You will see lots of pink ribbons this month as October has been designated as Breast Cancer Awareness Month.
In 1979 wife of one of the prisoners held by Iran in the hostage crisis decided to use a yellow ribbon to show support for her husband. Soon there were hundreds of yellow ribbons displayed around the country to show support for our brave men being held captive. The history of a yellow ribbon goes back hundred of years. It is believed that the Puritans brought the story in a song of a women who wears a yellow ribbon to remember her love who has gone away to war.
‘Round her neck she wears a yeller ribbon She wears it in the winter and the summer so they say If you ask her, “Why the decoration?” She’ll say, “It’s fur my lover who is fur, fur away”
Since then many groups have used a colored ribbon to bring awareness to their own cause.
- Red ribbon – AIDS awareness and for heart disease
- Orange ribbon – leukemia awareness
- Green ribbon – mental illness awareness
- Purple ribbon – Alzheimer’s awareness
And the list goes on and on.
Breast cancer is something all women should be aware of. Men can also get this disease but they count for only a small percentage of all cancer cases.
As a cancer survivor I encourage all women to do all they can to prevent this disease. Some important things to consider:
- Maintain a healthy weight
- Stay physically active
- Eat fruits and vegetables
- Do not smoke
- Limit alcohol consumption
I also strongly recommend a monthly self-exam. John Hopkins Medical Center states:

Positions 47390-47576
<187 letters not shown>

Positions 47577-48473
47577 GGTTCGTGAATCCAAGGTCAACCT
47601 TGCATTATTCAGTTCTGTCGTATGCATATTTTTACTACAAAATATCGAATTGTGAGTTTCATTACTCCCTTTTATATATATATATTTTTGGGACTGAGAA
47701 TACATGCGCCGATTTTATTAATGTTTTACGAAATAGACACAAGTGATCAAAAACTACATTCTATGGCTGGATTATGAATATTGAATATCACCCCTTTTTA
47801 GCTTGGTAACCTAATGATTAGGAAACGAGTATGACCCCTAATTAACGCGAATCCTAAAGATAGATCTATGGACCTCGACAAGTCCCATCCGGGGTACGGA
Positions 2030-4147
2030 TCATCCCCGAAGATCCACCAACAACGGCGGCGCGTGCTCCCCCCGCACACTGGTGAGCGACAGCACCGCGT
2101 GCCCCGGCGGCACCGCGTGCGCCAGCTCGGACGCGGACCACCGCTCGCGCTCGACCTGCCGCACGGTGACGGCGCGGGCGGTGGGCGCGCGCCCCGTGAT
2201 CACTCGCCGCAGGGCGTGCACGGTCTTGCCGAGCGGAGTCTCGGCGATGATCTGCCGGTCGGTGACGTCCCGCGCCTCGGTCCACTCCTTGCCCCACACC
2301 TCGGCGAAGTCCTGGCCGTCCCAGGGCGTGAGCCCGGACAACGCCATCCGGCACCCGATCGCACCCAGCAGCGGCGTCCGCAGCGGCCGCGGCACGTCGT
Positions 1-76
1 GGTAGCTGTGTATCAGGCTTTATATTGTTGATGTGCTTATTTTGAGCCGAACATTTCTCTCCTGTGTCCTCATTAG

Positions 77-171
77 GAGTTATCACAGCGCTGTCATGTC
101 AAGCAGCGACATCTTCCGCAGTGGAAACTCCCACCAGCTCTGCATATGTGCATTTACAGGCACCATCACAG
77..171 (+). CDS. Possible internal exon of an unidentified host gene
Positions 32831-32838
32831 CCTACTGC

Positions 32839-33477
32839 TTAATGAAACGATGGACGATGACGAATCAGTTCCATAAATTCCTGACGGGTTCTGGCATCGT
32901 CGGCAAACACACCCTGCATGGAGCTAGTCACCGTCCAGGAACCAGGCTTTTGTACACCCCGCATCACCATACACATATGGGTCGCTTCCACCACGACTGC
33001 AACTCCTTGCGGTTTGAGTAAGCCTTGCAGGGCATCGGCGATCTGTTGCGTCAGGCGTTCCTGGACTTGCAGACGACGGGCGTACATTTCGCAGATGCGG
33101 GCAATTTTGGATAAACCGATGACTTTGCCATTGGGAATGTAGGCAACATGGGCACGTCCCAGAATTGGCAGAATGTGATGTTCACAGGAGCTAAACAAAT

“Forty percent of diagnosed breast cancers are detected by women who feel a lump, so establishing a regular breast self-exam is very important.”
This is how I discovered my cancer.
If you discover a lump or are told you have breast cancer, please do not panic. If discovered in the early stages, survival rates are usually 100%. Even in later stages, treatment keeps advancing and survival rates keep going up.
For me my diagnosis was not good. I was told without any further treatment after surgery, I had only a 15% chance of being alive in ten years. With a vigorous treatment of chemotherapy and radiation, my survival rate went up to 25%. But here I am 17 years later cancer free.
As my husband said when we received the terrible diagnosis:
“It is not over until God says it is over.”
Another cancer survivor whose diagnosis was worse than mine but who survived for years told me:
Don’t worry about the statistics. That is all they are – numbers. Make your own statistic.
But do your self-exam monthly!!!!